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19 July 2010

Renewables investment outstrips non-renewables for second year in a row

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New capacity in Europe and US exceeds new fossil fuel and nuclear capacity during 2009

The growing dominance of the renewable-energy sector was underlined on July 15 with the release of two new reports revealing that global investments in renewables during 2009 exceeded investment in non-renewable energy sources for the second year in succession.

According to figures from the UN Environment Programme (UNEP) and the International Energy Agency-backed Renewable Energy Policy Network for the 21st Century (REN21) project, the amount of new energy capacity coming from renewable sources in Europe and the US also topped that coming from fossil fuels and nuclear for the second year.

Renewables accounted for 60 per cent of newly installed capacity in Europe and more than 50 per cent in the USA last year. The REN21 report predicted this year or next will see the same milestone reached on a global level, with rapid expansion in Chinese wind farms leading the rapid increase in renewable energy capacity in developing economies.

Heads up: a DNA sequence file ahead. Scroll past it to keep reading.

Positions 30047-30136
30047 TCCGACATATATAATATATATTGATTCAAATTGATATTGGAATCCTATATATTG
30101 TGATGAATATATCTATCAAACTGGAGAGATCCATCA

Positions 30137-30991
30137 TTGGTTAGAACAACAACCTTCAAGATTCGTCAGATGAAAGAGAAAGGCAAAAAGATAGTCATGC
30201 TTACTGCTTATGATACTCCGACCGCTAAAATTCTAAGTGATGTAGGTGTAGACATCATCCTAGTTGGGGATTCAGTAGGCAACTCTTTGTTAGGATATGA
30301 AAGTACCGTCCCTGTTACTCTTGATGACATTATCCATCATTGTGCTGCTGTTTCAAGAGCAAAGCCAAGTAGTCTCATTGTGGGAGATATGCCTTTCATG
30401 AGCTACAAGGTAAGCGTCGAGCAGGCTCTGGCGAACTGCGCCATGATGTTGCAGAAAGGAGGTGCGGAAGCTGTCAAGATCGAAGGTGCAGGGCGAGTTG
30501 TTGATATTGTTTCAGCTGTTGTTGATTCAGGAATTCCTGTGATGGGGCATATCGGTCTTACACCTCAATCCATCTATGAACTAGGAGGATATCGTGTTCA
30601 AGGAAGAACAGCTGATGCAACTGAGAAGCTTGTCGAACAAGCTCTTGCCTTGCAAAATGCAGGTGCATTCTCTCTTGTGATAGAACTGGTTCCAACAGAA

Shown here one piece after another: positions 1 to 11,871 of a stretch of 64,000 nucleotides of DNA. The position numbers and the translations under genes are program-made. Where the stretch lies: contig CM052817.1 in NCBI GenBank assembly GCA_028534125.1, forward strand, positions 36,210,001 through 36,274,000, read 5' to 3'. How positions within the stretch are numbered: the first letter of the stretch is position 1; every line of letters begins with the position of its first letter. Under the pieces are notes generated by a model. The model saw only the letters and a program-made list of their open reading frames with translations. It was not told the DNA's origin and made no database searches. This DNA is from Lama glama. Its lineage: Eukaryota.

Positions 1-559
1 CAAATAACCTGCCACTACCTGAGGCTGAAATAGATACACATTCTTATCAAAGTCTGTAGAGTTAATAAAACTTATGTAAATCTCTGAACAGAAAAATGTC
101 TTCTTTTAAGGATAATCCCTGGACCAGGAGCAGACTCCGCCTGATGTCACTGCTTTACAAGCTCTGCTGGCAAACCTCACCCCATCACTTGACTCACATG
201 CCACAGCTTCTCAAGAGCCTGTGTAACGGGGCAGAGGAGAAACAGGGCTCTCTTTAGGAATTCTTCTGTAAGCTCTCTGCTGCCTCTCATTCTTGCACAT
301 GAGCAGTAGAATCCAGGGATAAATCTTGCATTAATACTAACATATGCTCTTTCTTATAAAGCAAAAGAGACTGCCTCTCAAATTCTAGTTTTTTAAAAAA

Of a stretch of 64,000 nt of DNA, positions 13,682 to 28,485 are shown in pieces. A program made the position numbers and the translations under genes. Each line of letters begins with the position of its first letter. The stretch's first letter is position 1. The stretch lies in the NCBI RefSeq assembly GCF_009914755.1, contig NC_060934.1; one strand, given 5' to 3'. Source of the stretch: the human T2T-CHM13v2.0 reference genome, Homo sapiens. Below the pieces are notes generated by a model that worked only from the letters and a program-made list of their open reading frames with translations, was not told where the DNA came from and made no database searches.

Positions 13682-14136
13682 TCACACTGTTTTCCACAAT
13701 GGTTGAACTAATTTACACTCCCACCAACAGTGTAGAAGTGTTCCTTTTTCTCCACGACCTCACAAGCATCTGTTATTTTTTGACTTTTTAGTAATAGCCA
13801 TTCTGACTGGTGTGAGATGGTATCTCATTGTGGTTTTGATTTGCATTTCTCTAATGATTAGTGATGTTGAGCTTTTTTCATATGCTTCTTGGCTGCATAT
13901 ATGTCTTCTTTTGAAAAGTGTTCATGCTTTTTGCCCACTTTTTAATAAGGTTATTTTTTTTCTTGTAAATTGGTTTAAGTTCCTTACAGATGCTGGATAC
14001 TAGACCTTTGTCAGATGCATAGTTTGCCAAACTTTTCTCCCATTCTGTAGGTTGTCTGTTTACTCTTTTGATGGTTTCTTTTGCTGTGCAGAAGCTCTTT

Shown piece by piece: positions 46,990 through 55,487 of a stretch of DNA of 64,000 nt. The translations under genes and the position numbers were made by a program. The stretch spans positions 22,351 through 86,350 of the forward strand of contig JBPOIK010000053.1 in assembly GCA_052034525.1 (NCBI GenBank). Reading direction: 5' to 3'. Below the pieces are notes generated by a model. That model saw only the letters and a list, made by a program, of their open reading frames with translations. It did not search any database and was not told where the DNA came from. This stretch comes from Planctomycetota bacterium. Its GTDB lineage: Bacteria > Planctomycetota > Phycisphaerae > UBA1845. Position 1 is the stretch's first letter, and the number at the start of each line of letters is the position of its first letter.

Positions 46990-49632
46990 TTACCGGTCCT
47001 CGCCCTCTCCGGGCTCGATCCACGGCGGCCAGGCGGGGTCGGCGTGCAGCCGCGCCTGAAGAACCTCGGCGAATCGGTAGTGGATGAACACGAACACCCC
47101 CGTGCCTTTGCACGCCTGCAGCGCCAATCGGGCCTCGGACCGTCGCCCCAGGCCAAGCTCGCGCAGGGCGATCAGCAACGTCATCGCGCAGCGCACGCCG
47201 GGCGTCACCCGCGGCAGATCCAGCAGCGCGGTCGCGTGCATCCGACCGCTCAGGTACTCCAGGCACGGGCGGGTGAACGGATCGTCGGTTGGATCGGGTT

"Globally, nearly 80GW of renewable power capacity was added in 2009, including 31GW of hydro and 48GW of non-hydro capacity," the report stated. " This combined renewables figure is now closing in on the 83GW of fossil fuel capacity installed in the same year. If the trend continues, then 2010 or 2011 could be the first year that new capacity added in low-carbon power exceeds that in fossil-fuel stations."

The report also confirmed that investment in renewable energy projects, excluding large-scale hydro projects, reached $100bn in 2009, matching investment in new fossil-fuel plants. However, when the $39bn invested in hydro projects last year is taken into account, investment in renewable energy projects comfortably outstripped investment in new coal- and gas-fired power plants.

The UNEP report, which was carried out by London-based analyst firm Bloomberg New Energy Finance, also concluded that the renewable energy sector weathered the global recession far better than had been expected.


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